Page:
Having become the norm during the Covid pandemic, remote working has become less popular lately. Many French companies are reducing the number of teleworking days authorized per week, such as Amazon.
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In 2022, 19% of French employees teleworked at least one day per week. But remote work seems to be the victim of a turn of the screw by companies. Without calling into question the principle, American tech giants and many French tertiary, banking and advertising companies are reducing the number of teleworking days authorized each week.
This is particularly the case at Amazon France headquarters, in the Paris suburb of Clichy. The e-commerce giant went from 3 to 2 days maximum of teleworking per week. A measure decided by management but rather well accepted by the employees, particularly for Liliana who had even anticipated the return to the office: “I already come to the office most of the time. It allows for a more pleasant working atmosphere, but also to be more efficient: it’s easier to go see someone at their desk to ask them a question. question rather than sending him an email or a message.”
It is true that the company has made efforts to make the office attractive: gym and music rooms, relaxation area, unlimited coffee and tea. For Boris, from now on, the right dose of teleworking is 0%. He even has bad memories of these remote meetings that were not always effective: “We used all the creativity we had to try to make games and aperitifs online, but that never replaces physical meetings. I had to recruit people during Covid, young people for whom it was their first experience in the corporate world. Being trained on procedures and jobs remotely was very complicated.”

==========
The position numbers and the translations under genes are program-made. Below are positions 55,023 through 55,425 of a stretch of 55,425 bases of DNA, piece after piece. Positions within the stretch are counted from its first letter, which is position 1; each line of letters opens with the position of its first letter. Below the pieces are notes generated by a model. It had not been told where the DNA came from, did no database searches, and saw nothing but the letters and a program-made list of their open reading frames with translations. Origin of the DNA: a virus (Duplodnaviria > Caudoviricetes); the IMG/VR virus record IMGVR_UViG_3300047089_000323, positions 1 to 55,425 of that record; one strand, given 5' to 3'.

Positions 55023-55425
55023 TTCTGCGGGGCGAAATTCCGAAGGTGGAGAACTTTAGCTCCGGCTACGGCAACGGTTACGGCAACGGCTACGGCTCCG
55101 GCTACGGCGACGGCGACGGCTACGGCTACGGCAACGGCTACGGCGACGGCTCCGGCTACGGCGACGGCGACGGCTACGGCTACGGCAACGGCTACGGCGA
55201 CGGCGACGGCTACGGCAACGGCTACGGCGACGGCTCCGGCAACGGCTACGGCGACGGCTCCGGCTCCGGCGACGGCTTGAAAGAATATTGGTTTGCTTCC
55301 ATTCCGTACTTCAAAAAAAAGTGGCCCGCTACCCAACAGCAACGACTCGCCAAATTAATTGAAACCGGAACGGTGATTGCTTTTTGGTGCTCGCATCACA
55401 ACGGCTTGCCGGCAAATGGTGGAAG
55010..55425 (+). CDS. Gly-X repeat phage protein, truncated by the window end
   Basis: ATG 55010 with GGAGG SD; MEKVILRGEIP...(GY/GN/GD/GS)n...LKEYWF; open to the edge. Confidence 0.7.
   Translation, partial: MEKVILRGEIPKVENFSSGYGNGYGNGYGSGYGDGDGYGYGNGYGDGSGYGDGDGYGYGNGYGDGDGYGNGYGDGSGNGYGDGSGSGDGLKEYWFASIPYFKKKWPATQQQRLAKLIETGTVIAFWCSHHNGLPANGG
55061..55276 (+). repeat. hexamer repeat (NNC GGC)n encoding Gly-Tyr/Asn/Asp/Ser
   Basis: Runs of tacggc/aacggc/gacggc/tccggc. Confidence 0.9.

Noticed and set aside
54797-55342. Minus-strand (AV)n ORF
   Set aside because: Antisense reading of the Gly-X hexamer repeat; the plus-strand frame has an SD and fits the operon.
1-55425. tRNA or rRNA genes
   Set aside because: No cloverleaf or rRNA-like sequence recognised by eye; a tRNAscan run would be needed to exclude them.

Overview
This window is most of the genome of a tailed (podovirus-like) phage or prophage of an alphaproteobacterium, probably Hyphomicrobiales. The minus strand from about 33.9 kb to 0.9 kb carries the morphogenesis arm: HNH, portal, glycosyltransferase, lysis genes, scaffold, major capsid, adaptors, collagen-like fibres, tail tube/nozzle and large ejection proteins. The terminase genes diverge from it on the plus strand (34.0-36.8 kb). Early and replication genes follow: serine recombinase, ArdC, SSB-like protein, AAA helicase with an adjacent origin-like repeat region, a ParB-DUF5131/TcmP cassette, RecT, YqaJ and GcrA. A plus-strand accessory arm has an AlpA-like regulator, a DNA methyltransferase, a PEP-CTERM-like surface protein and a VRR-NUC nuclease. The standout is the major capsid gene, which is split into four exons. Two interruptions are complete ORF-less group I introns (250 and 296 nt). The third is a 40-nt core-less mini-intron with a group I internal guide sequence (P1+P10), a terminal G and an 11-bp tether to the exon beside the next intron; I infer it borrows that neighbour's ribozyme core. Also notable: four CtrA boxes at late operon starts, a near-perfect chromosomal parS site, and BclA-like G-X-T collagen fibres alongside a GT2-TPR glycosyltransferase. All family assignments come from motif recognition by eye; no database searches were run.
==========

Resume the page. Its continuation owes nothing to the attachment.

“Let the team meet again, so that there can be meetings”
There are still two days of teleworking authorized per week while trying to give employees latitude in the choice of days to allow for extended or early weekends. “What our managers try to do is find one day a week where the whole team is there,” explains Catherine Schilansky, Amazon France HR Director. Because ultimately, that’s also what we want: for the team to get together, for there to be meetings, discussions and then generally the other two days are left to discretion.”
In many companies, teleworking agreements will thus be renegotiated downwards and on the union side the CFE-CGC is rather favorable to this, assures Jean-Francois Foucard, confederal secretary in charge of the file: “Teleworking in a studio, working with several people in the same place… There are plenty of people who can have musculoskeletal disorders. Second subject: we now have a tool called video. taken in high doses it is harmful to health, at a given moment, we saturate our nervous system…” Last point highlighted by the union: tasks that would be done entirely by teleworking would be easier to subsidize, or even outsource.